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At age 93, first-time author Bernstein has crafted a gripping coming-of-age memoir of his childhood in a poverty-stricken and religiously divided mill town in northern England before and during World War I. Home to both Christian and Jewish families, the street where Bernstein grew up was defined by the strict social and vocational segregation of the two religious groups. Bernstein deftly narrates the tale of his sister's forbidden love for a Christian boy from the other side of the street. From the perspective of his boyhood self, Bernstein offers a glimpse into a family riven by poverty, sibling jealousies, and an abusive, alcoholic father yet held together tenaciously by a caring mother. Bernstein's graceful, unsentimental writing depicts fleeting moments of humanity and gentleness in a brutal world. In the tradition of Frank McCourt's Angela's Ashesor Anzia Yezierska's Bread Givers, this harsh yet inspiring memoir will appeal to readers seeking evidence of the power of the human spirit to overcome prejudice and hardship. Recommended for all public libraries.
When Bernstein, who is in his 90s, was a boy, his older sister, Lily, was in love with Arthur. This would not have been a problem except that Arthur was Christian and Lily was Jewish, and in their pre-Great War mill town in northern England, an invisible wall ran down their street, separating them. Neighbors rarely crossed those few cobblestoned feet. In winter, the Jews built a snow slide on their side and the Christians built one on theirs. There was not much other frivolity in those hard times. Home was not a happy place for Harry, his mother, and his five brothers and sisters when his mean, alcoholic father was there. When 12-year-old Lily won a scholarship to grammar school, her father dragged her by the hair to work with him. Harry's mother started a shop in her front room to make ends meet, selling slightly damaged fruit and providing a place for socializing and gossip. She always hoped for better, having Harry write letters to their relatives in America, beseeching them on a regular basis to send passage for her family, and then, finally, only for Lily when the lovers were discovered. Barriers were finally broken as Lily refused to give up either Arthur or her mother. Readers will be taken with this memoir, reminiscent of Frank McCourt's Angela's Ashes (Scribner, 1996). It will grab them from the start, drawing them into an intimate relationship with Harry, Lily, their mother, and the various neighbors who lived on their street.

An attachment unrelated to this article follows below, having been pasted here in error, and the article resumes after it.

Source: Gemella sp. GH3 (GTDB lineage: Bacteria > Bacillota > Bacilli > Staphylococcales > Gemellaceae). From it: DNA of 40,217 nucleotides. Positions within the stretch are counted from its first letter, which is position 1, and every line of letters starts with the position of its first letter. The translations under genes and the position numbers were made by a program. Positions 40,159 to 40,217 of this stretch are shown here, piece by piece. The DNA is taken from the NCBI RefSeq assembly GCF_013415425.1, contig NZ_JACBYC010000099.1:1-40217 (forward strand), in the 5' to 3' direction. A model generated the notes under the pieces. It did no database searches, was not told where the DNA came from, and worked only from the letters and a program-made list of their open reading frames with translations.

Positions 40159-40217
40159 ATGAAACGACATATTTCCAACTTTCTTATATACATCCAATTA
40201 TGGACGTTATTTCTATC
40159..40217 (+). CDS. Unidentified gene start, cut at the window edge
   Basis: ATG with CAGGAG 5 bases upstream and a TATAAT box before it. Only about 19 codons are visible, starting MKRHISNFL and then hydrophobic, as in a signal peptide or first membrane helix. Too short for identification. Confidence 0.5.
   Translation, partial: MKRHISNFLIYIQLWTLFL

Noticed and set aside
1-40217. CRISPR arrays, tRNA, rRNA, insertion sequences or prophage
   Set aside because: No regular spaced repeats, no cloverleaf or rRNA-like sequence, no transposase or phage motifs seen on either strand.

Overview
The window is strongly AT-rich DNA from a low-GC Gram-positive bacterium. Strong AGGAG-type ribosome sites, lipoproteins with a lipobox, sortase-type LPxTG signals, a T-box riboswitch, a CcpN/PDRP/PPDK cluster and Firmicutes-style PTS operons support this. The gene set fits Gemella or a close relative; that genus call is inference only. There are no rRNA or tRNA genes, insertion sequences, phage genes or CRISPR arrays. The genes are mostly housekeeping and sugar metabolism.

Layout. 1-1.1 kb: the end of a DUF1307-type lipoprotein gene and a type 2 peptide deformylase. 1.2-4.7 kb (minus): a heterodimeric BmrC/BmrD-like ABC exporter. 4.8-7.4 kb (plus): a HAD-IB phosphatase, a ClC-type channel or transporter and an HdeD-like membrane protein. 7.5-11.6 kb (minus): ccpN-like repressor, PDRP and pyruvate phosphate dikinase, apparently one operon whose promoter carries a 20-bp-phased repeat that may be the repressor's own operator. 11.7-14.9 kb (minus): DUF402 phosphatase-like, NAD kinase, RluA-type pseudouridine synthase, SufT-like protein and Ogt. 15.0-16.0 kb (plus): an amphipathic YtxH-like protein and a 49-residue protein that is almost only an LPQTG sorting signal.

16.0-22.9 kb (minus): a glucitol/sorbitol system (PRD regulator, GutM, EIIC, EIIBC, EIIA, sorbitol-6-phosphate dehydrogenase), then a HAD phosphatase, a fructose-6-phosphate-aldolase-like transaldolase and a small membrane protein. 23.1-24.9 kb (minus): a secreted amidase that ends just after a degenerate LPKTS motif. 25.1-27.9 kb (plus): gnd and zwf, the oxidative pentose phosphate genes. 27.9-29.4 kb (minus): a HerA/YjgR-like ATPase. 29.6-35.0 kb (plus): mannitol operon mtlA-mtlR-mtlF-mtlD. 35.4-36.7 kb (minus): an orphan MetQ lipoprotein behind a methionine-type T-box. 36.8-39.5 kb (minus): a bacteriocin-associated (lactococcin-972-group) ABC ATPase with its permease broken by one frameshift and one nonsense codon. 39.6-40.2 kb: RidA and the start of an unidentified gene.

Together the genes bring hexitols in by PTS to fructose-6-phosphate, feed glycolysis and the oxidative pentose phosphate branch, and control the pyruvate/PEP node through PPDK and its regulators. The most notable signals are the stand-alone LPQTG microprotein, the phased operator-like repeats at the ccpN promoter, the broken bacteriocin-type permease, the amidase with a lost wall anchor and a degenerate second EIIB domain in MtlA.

—Ellen BellCopyright 2006 Reed Business Information.
1. How would you describe The Invisible Wall? A social history exposing religious prejudice? A story of star-crossed lovers? A young boy’s coming of age?
2. Harry’s sister Rose dreams of one day having a parlor and a piano; why does she consider her mother’s faded fruit shop to be a betrayal?
3. If you were in young Harry’s position, would you have kept Lily’s love affair a secret? What was at stake for Harry in maintaining his silence?
4. Despite all that divides them, there is a level of everyday mutual dependence linking the Jews and Christians of Bernstein’s street– gaps in the invisible wall, so to speak. What examples of this mutual dependence can you think of, and do they work to dismantle the wall or to reinforce it?
5. Harry’s mother is a remarkable woman. Her selﬂess acts sustain the impoverished family, and yet she disowns her daughter for marrying a Christian boy. Discuss this seeming contradiction in her character, and how she ultimately reconciles it within her own heart.
6. In the accompanying interview, Harry Bernstein states that “wars always bring people face-to-face with reality, causing false barriers to disappear.” Do you agree or disagree?
7. By encouraging Lily to improve herself through education, is her mother sowing the seeds that ultimately lead to Lily’s dissatisfaction with the boundaries of Judaism and her involvement with her Christian neighbor, Arthur?
8. Why do you think Lily’s father prevents her from going to the grammar school after she’s won the scholarship?
9. What does America represent tothe Bernstein family?
10. Fatherhood and forgiveness are important themes in Bernstein’s story. Do you think Bernstein has forgiven his father? Do you think his father deserves to be forgiven? On the other hand, what do you think of the rabbi’s son, Max? Does he betray his father and his faith by going to Russia to ﬁght in the revolution?
11. Have you ever experienced living in a divided community, like the street on which Harry lived as a child? Reﬂect on the religious, class, or racial separations you may encounter in today’s society, both outwardly and self-imposed.
12. Harry Bernstein published his ﬁrst memoir in his nineties; what are your own dreams, and how does Bernstein’s story inspire you to reach for them?